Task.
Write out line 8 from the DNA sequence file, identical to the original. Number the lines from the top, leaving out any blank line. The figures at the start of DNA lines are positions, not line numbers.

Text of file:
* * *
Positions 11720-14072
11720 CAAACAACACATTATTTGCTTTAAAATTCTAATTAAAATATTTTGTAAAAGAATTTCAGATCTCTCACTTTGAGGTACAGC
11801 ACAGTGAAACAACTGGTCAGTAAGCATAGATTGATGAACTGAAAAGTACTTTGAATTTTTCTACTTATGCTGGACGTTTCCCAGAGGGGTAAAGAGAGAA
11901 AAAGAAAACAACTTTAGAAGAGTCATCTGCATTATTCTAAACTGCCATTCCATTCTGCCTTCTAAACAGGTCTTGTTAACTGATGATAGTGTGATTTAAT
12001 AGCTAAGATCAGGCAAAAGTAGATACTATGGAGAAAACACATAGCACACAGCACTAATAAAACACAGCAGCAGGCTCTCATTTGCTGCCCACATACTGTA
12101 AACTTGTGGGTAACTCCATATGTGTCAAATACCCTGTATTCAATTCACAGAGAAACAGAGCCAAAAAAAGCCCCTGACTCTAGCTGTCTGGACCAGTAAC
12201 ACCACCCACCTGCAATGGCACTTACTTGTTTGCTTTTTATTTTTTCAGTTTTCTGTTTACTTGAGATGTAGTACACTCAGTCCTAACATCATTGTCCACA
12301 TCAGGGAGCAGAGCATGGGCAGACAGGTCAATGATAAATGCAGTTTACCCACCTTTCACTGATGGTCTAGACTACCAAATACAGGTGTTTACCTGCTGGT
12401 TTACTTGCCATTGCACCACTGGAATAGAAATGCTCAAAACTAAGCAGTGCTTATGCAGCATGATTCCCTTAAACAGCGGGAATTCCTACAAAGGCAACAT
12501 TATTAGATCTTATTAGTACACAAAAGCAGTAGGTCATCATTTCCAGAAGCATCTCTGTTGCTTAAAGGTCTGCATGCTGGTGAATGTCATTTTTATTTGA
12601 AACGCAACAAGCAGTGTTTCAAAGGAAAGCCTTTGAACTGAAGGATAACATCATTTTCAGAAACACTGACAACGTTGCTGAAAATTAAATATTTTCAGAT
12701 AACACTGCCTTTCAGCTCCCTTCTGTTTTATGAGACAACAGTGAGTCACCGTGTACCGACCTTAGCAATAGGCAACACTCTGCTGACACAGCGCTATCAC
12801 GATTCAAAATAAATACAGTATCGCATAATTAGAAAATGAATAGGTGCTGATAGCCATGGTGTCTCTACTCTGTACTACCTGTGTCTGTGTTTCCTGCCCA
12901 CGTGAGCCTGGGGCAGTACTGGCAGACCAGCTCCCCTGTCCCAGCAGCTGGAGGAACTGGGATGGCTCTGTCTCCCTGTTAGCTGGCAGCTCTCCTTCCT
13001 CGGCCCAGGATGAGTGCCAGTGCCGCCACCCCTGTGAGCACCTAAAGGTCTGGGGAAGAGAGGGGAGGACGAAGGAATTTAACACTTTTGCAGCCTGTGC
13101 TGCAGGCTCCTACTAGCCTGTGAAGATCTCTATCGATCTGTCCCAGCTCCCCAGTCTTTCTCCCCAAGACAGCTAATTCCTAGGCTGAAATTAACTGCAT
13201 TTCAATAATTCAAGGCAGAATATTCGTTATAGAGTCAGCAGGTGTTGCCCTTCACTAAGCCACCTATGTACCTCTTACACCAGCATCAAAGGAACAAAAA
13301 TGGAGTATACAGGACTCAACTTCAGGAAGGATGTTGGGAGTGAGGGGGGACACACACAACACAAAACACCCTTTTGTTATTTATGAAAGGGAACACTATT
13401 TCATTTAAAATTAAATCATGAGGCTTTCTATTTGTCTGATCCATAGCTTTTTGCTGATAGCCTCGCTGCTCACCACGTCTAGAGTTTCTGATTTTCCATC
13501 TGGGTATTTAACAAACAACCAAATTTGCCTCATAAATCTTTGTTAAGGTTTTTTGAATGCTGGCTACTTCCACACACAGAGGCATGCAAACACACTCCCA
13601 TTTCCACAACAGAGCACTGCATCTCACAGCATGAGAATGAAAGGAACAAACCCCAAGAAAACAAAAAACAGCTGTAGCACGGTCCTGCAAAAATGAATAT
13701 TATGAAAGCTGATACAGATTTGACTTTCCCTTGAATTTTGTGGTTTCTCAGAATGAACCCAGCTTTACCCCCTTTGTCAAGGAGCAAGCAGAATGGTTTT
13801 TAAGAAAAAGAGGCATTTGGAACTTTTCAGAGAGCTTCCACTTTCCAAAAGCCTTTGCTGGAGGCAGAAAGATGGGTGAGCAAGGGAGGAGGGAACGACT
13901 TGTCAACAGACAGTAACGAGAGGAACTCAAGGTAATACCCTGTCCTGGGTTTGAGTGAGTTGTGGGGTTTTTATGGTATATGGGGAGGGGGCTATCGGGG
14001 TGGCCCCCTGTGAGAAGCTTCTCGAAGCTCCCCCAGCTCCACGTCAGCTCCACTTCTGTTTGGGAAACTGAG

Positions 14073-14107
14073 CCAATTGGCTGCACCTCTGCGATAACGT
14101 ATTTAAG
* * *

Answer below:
12301 TCAGGGAGCAGAGCATGGGCAGACAGGTCAATGATAAATGCAGTTTACCCACCTTTCACTGATGGTCTAGACTACCAAATACAGGTGTTTACCTGCTGGT